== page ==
Monday, July 13, 2009

It is Justice Muzaffer Jan versus police



Remarks Against Family Came From Police: Justice Jan
Everything In The Report Belongs To Commission: Mughal

Srinagar, July 12: Justice (retd) Muzaffar Jan, who headed the One-Man Commission of Enquiry to probe the May 29 rape and murder of two women in Shopian, today denied having made any offending or insulting remarks about the victims and their family.
 “The Commission in its 4-volume report has not made any offending or insulting reference to the women or their family members,” Justice Jan told Greater Kashmir. 
 “The 3-page report in which the remarks have been passed against the family was prepared and submitted to the Commission by the investigating officer, superintendent of police, Haseeb Mughal. I didn’t accept the report and even didn’t take it on record,” Justice Jan said, adding “the Commission challenges anyone to point out anything in the report that goes against the family.”
 Justice Jan said the 3-page police investigation account, prepared by the SP Haseeb Mughal was put in the annexure of the report and is not a part of the Commission’s recommendations. “If somebody puts up an application before the court, the court keeps the application on the case file. That is what was done with the report submitted by the police. We just annexed it with various accounts submitted before the Commission by various parties.” He asserted.  
 He said the impression was given in the print and electronic media attributing to the Commission the objectionable remarks against the family and the women. “I am saying with full confidence and authority that not a single derogatory reference has been made about the family of the two women in the report,” he said. 
 Justice Jan said the Commission had not even mentioned or referred to the police account in its report or recommendations. Had the government circulated the hard copies of the report, instead of the soft copies, there would have been no confusion, he said.  
 On page 95 of the final report, Justice Jan said, the Commission had clearly stated that the SP had presented the possible parameters of the investigation and they were placed on the annexure Z-2 of the final report. He said the Commission report was based entirely on its own records. “The Commission didn’t take help of the investigating agency as its report had raw information and it couldn’t have been used without verification,” he said.
 When constituted, the Commission was given staff of 20 policemen headed by the SP. The SP and other police officers were in the field collecting details. The Commission examined 40 witnesses while as the police investigating team attached with the Commission collected details of 4000 phone calls and other material.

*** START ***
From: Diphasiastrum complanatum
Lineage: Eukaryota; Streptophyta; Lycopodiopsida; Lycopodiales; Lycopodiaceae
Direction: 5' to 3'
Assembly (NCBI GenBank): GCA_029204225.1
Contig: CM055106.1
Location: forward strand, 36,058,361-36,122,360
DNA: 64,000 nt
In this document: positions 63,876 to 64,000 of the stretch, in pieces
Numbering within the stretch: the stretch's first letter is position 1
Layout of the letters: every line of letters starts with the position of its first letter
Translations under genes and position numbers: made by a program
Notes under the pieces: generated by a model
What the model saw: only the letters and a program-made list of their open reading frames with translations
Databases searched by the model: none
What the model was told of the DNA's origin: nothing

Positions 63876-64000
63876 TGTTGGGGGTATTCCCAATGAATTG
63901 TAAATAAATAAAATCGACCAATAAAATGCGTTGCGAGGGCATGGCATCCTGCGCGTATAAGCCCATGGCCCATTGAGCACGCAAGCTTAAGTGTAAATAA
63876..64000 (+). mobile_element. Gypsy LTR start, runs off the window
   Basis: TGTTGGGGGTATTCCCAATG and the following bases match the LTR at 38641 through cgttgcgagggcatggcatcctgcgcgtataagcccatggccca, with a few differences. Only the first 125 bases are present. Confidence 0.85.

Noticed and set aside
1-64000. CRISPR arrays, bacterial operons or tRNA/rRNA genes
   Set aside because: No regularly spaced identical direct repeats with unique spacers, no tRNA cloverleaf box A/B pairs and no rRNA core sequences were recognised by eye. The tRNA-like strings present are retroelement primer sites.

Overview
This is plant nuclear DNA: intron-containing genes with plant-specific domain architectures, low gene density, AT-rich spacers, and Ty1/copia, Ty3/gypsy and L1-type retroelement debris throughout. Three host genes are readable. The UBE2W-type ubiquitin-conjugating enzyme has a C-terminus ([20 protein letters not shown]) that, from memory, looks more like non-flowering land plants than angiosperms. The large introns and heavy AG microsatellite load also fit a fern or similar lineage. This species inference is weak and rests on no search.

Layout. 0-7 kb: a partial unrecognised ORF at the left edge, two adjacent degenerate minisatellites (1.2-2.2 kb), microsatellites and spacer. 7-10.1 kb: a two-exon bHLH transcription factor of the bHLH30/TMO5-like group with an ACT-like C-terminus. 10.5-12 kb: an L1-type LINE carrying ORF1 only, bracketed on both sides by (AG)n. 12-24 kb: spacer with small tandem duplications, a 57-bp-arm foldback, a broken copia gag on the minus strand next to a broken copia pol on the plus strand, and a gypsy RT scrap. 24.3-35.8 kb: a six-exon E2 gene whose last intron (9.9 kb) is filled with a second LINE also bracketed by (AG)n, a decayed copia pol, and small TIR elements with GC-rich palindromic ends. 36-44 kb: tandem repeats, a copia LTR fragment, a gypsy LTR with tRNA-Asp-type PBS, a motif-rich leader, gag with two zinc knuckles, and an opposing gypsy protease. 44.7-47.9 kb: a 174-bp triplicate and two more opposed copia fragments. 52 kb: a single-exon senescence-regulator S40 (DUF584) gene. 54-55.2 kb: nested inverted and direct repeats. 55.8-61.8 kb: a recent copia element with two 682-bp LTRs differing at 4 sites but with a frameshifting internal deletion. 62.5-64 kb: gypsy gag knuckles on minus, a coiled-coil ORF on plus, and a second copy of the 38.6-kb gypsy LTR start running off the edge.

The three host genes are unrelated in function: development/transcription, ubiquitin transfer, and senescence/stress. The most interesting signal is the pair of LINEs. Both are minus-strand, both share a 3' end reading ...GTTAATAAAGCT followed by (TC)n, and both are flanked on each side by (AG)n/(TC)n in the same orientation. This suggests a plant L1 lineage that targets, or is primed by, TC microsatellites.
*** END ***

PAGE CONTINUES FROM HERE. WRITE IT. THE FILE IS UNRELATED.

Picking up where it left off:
Justice Jan insisted that he had not taken any evidence of the investigating agency on record. He described the manner in which the government disseminated the Commission findings as “sheer carelessness.” He said the government should distribute the hard copies of the Commission findings to clear the confusion. However, he insisted there was no foul play and that “it might have happened by default not by design.”  
 Meanwhile, the superintendent of police, Dr Haseeb Mughal, who assisted the Commission, had a different take on the issue. “I was simply assisting the Commission and not holding any separate office. So whatever the findings the report contains, these are from the Commission itself. It was not Haseeb Mughal in person doing anything other than assisting the Commission,” he told Greater Kashmir on phone, adding, “It was the job of the Commission to screen the contents of the report before making it public because it was a team work that we were doing. Otherwise it was the Commission that was probing the case.” 
 “And you wouldn’t find any signature of mine on any part of the report,” he said.  
 However, Justice Jan owned the part of the report in which he has sought firm guidelines for press to ensure that before publication of any news, the authenticity of the news be verified.” He said the government could accept or reject the recommendations about the press.

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